Disability Activist and Educator, Dr. Wilson, Reflects on her Visit to Kenya

by Jessica Charles Abrams


Dr. Keita Rone Wilson is the kind of person you want to talk with for hours. Although this interview was only 30 minutes long, it depicts many of her important perspectives on effective disability advocacy interventions and the work she saw when visiting our Kenyan field team in 2019. Dr. Wilson is a university professor, disability advocate, and a former speech pathologist, and special educator. We are so honored to have this incredible woman as our Board Secretary and friend. We hope you will also enjoy getting to know her in this article.


How and when did you first get involved with Kupenda?

I met Cindy Bauer [Kupenda’s founder and Executive Director] back in June 2018 at a conference called the Summer Institute on Disability and Theology. Cindy was presenting on her work with Kupenda in terms of reducing stigma of children with disabilities in Kenya. I was so blown away by her presentation, because my background is in special education and my dissertation research was on coping strategies of African American parents of children with disabilities. So we just kind of talked about how people interpret disabilities [and] make meaning out of disability in different ways. So I said I was really interested in the work … especially because she had worked with traditional healers and not many people know this but I also have a background in cultural anthropology.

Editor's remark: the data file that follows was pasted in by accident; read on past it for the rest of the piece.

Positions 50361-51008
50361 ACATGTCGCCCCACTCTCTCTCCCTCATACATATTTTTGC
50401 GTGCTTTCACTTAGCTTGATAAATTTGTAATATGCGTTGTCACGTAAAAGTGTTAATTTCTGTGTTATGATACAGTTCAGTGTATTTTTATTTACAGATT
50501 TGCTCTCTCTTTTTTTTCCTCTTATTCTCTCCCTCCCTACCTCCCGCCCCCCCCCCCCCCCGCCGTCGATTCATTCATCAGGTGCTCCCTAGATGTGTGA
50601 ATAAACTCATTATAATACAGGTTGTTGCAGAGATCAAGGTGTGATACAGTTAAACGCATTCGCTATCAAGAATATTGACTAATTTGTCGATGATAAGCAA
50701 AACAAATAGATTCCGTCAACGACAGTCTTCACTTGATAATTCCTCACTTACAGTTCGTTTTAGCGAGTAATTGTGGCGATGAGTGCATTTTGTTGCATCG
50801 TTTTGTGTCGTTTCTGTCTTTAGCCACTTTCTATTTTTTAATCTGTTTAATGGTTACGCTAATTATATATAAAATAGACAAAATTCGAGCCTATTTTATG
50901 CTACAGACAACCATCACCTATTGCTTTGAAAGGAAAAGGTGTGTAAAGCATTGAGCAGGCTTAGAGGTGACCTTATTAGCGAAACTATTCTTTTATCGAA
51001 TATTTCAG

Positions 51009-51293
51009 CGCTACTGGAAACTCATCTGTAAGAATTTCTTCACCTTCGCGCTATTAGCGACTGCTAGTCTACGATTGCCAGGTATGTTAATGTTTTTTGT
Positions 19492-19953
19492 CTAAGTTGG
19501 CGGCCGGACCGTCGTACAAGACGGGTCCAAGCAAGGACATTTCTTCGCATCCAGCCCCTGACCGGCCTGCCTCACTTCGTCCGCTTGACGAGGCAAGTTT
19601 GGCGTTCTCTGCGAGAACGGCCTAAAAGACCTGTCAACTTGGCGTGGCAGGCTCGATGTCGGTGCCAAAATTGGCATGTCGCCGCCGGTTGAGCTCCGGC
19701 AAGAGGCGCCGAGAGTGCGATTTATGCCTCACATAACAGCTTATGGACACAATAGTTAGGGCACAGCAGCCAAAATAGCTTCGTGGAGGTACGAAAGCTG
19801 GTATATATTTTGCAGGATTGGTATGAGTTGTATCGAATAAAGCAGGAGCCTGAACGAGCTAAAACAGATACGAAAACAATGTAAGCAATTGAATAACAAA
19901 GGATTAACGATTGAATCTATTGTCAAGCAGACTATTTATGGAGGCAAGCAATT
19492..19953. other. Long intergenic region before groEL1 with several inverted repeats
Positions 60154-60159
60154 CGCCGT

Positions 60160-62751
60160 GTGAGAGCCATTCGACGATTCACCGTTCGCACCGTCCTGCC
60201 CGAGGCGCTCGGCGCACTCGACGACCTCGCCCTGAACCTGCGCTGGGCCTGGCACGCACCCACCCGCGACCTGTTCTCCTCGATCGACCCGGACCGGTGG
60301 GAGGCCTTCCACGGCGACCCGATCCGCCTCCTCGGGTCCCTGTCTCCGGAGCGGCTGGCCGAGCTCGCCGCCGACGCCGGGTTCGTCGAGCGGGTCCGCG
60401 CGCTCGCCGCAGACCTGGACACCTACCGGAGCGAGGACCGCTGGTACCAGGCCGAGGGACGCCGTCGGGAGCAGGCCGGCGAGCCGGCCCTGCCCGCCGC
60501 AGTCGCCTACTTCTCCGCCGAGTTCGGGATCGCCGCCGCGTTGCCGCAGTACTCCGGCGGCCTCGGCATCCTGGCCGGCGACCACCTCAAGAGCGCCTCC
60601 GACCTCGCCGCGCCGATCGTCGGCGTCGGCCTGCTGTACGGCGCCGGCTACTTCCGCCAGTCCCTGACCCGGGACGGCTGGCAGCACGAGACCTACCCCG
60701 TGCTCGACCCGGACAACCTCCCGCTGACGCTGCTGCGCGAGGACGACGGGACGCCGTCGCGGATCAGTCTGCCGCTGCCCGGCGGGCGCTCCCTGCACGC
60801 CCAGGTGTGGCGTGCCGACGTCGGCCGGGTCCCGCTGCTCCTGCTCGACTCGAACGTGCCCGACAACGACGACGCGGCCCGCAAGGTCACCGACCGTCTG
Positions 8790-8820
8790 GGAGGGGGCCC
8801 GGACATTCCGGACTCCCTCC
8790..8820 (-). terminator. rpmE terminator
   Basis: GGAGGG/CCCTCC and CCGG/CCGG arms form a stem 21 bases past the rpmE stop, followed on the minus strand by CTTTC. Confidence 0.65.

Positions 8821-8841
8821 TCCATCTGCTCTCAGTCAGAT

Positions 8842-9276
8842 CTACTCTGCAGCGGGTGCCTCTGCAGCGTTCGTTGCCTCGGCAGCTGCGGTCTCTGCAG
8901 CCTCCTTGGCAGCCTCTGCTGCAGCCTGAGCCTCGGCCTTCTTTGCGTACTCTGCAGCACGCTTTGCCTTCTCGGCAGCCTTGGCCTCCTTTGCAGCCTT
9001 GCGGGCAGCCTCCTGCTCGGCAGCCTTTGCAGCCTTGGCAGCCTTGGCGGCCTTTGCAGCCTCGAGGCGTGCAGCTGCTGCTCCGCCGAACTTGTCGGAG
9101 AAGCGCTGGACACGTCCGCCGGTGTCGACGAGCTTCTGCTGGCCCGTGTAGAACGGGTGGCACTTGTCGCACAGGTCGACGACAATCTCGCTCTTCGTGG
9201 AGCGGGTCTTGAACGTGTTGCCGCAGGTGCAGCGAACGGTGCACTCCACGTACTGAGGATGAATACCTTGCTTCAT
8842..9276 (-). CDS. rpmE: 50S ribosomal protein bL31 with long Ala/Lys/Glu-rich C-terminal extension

And just a few months later you visited our office in Kenya – how did that come about? 

I was so drawn to the work that Cindy was doing that I actually emailed her and I said ‘hey I’m interested in learning more” … and she sent me to the website and at that time she said they were planning a trip [to Kenya] in that January and they were taking volunteers and she said “You should think about going” and in my crazy mind I’m like, “Sure, I’m going to go!” I had no idea how it was all going to come together but I said, “This is something I really want to be a part of.”

What was the visit to Kenya like?

I was able to work with some teachers and do a training on inclusion and so that was kind of eye opening to me, because … some schools do want to focus on including students with disabilities with general education students but it’s so different … because their classrooms may have 60 students whereas if I’m talking about inclusion in the United States we’re talking a max of 25 kids. But they were really … open and receptive to learning about what are some ways they can include more students in their classes as well as get more parental involvement.

How did the disability work you did in Kenya compare to what you’ve done in the U.S.?